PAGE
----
How to Write About Africa: A Tribute to the Work of Binyavanga Wainaina

Thursday May 16, 2024 | 6:30PM – 8:00PM
Doors open at 6:00PM; conversation begins at 6:30PM

The Africa Center at Aliko Dangote Hall
1280 Fifth Avenue New York, NY 10029 United States (map)


Join The Africa Center on Thursday May 16th at 6:30PM for a special conversation that explores the influential legacy of Kenyan author Binyavanga Wainaina. Mona Eltahawy, Sean Jacobs and Anderson Tepper will come together to revisit Wainaina’s body of work, his impact on African literature and reflect on their own perspectives and writing practices, fostering a greater awareness of the power and responsibility that comes with storytelling. The conversation will be moderated by Uzodinma Iweala, CEO of The Africa Center.

“How to Write About Africa” is a provocative collection of essays that dismantles stereotypes and challenges conventional narratives about the continent. This posthumous collection offers a compelling and insightful critique, urging readers to reconsider the way Africa is portrayed in literature and media.


Uzodinma Iweala is an award-winning writer, filmmaker, and medical doctor. As the CEO of The Africa Center, he is dedicated to promoting new narratives about Africa and its Diaspora. Uzodinma was the CEO, Editor-In-Chief, and co-Founder of Ventures Africa magazine, a publication that covers the evolving business, policy, culture, and innovation spaces in Africa. His books include Beasts of No Nation, a novel released in 2005 to critical acclaim and adapted into a major motion picture; Our Kind of People, a non-fiction account of HIV/AIDS in Nigeria released in 2012; and Speak No Evil (2018), a novel about a queer first-generation Nigerian-American teen living in Washington, D.C. His short stories and essays have appeared in numerous publications like The New York Times Magazine, Vanity Fair, and The Paris Review among others. Uzodinma was also the founding CEO of the Private Sector Health Alliance of Nigeria, an organization that promotes private sector investment in health services and health innovation in Nigeria. He sits on the boards of the Sundance Institute, The International Rescue Committee, and the African Development Bank’s Presidential Youth Advisory Group. A graduate of Harvard University and the Columbia University College of Physicians and Surgeons and a Fellow of The Radcliffe Institute at Harvard University, he lives in Brooklyn, New York.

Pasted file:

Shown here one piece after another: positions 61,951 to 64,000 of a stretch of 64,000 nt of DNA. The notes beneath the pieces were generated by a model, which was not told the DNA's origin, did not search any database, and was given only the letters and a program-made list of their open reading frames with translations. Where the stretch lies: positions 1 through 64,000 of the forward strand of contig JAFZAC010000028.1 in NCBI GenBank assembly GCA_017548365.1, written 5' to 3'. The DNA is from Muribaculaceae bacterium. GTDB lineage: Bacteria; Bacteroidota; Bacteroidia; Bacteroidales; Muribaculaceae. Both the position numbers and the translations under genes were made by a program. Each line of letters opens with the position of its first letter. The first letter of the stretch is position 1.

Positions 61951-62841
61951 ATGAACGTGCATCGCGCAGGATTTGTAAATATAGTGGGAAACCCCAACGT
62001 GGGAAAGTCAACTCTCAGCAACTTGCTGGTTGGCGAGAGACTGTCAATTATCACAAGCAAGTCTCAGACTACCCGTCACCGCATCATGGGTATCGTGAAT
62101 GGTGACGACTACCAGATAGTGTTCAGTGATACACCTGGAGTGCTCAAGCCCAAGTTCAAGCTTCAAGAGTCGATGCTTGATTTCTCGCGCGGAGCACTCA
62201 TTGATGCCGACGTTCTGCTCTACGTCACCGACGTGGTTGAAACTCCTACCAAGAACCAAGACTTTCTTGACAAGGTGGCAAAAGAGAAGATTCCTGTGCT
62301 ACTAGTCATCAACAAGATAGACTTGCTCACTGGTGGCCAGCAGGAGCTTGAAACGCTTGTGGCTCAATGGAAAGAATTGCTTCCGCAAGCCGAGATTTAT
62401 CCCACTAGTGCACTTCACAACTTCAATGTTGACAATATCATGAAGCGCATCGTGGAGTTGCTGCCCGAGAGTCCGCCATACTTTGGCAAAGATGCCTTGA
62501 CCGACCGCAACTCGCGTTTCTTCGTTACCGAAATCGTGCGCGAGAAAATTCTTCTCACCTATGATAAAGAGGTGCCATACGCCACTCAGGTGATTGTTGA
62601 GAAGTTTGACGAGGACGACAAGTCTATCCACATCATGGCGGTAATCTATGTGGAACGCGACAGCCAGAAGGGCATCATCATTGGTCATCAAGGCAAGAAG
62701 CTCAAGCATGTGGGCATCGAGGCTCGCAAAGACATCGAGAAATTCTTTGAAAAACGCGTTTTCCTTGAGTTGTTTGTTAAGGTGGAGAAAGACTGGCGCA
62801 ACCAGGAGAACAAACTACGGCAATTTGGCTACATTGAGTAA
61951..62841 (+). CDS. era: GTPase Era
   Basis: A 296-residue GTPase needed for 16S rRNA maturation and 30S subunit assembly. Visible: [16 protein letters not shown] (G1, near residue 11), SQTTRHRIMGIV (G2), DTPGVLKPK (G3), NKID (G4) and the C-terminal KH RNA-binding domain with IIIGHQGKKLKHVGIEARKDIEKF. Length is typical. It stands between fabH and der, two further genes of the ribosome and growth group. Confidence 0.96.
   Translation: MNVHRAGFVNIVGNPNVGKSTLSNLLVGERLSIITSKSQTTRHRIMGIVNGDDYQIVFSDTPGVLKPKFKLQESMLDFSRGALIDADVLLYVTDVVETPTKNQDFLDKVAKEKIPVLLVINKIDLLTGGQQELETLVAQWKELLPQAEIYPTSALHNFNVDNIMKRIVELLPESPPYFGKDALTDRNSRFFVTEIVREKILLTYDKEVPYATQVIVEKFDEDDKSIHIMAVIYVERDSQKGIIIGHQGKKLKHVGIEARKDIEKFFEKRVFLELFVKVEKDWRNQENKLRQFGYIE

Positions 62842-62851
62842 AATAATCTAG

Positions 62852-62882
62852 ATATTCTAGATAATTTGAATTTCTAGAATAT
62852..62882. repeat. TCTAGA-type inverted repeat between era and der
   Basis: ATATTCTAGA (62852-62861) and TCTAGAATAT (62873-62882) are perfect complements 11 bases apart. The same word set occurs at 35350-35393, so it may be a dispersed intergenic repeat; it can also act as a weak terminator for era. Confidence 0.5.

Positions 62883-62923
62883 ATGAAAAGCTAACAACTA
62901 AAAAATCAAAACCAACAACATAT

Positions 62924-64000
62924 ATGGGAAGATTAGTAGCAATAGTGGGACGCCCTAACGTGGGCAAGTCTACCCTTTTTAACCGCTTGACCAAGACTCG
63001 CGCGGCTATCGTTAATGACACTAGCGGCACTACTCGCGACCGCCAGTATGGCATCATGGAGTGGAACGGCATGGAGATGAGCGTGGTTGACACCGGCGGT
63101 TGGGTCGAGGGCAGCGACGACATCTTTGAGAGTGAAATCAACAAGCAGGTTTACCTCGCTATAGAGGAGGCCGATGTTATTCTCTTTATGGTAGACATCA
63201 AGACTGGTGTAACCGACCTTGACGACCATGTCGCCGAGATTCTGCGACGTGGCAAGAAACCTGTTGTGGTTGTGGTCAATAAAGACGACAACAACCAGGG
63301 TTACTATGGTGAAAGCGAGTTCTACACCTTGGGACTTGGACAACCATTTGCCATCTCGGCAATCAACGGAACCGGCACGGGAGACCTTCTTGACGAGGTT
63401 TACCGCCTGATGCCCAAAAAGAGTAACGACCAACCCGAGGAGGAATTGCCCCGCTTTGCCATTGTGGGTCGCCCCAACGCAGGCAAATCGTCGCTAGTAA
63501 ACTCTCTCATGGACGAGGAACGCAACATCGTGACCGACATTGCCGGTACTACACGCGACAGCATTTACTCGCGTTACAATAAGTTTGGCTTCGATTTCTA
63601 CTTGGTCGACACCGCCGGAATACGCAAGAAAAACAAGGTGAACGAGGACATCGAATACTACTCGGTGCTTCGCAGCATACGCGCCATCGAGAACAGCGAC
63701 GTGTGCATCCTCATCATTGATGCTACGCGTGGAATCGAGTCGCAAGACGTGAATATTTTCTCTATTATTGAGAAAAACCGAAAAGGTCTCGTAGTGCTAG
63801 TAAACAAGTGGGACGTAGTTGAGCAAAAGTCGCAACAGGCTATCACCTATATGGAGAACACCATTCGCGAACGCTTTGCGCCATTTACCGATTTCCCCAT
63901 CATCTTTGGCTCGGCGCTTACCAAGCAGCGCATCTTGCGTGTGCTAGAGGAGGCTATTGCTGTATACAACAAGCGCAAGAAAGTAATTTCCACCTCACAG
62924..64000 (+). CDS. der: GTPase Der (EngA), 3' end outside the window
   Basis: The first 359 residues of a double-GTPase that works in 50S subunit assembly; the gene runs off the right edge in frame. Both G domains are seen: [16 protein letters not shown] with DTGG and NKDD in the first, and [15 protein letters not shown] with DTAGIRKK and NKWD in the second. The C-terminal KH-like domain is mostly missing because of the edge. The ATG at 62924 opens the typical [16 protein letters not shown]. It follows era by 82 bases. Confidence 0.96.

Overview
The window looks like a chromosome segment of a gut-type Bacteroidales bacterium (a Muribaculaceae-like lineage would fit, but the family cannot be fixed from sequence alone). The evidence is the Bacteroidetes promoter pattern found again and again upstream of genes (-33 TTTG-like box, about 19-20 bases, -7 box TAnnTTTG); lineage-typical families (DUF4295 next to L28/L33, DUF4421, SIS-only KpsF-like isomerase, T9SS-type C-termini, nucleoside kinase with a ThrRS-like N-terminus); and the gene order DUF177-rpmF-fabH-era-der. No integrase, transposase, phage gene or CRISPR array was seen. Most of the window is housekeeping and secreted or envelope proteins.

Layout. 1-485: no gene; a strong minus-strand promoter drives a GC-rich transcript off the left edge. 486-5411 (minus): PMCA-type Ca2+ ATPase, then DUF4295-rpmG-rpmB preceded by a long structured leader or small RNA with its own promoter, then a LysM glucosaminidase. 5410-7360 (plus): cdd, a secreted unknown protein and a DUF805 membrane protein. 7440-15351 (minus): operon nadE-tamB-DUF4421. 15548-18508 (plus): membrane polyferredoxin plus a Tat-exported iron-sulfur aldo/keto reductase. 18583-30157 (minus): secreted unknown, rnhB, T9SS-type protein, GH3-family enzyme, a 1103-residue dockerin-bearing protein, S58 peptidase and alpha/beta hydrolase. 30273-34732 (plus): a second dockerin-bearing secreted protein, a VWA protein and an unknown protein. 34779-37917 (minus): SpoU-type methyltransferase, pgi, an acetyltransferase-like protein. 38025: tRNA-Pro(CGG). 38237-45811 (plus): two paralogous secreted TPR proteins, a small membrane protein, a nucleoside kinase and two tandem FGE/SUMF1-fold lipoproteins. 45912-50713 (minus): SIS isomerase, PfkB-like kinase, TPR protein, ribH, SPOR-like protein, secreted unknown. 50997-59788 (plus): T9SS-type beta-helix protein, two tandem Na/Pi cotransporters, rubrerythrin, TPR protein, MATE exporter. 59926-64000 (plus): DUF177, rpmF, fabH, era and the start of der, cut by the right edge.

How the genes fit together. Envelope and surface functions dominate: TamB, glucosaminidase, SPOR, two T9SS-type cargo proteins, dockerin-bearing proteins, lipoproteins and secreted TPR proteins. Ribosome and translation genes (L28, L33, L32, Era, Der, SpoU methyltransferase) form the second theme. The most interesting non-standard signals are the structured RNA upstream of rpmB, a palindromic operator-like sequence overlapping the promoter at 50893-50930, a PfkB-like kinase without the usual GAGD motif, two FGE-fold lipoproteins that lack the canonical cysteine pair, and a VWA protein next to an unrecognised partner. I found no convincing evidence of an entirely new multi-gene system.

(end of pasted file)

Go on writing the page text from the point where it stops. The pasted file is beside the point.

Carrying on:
Mona Eltahawy is a feminist author, commentator, and disruptor of patriarchy. She is founder and editor-in-chief of the newsletter FEMINIST GIANT. Her opinion essays have appeared in media across the world. Her first book Headscarves and Hymens: Why the Middle East Needs a Sexual Revolution (2105) targeted patriarchy in the Middle East and North Africa and her second The Seven Necessary Sins for Women and Girls (2019) took that disruption worldwide. She is a contributor to the recent anthology This Arab is Queer and is editing the anthology Bloody Hell! And Other Stories: Adventures in Menopause from Across the Personal and Political Spectrums. Her new book due 2026 is a memoir of menopause called The King Herself: How Hatshepsut Helped Me Unbecome.



Sean Jacobs is associate professor of international affairs at the Julien J. Studley Graduate Programs in International Affairs at The New School. He is the publisher of Africa is a Country, a site of criticism, analysis and new writing. The writer Teju Cole described Africa Is a Country as “basically the inside of my head.” His book, Media in Postapartheid South Africa: Postcolonial Politics in the Age of Globalization, was published on May Day 2019. He was born in Cape Town, South Africa, where he worked for the Institute for Democracy in South Africa and as a journalist. He has been awarded Fulbright, Shorenstein, Commonwealth, Africa No Filter, and Shuttleworth fellowships.




Anderson Tepper is curator of international literature at City of Asylum in Pittsburgh. He writes regularly on books and authors for a variety of publications, including The New York Times, The Los Angeles Times, and World Literature Today. His article on Wainaina, “A Provocative Satirist Left a Pervasive Legacy, Influencing African Writing,” appeared in The New York Times last May.






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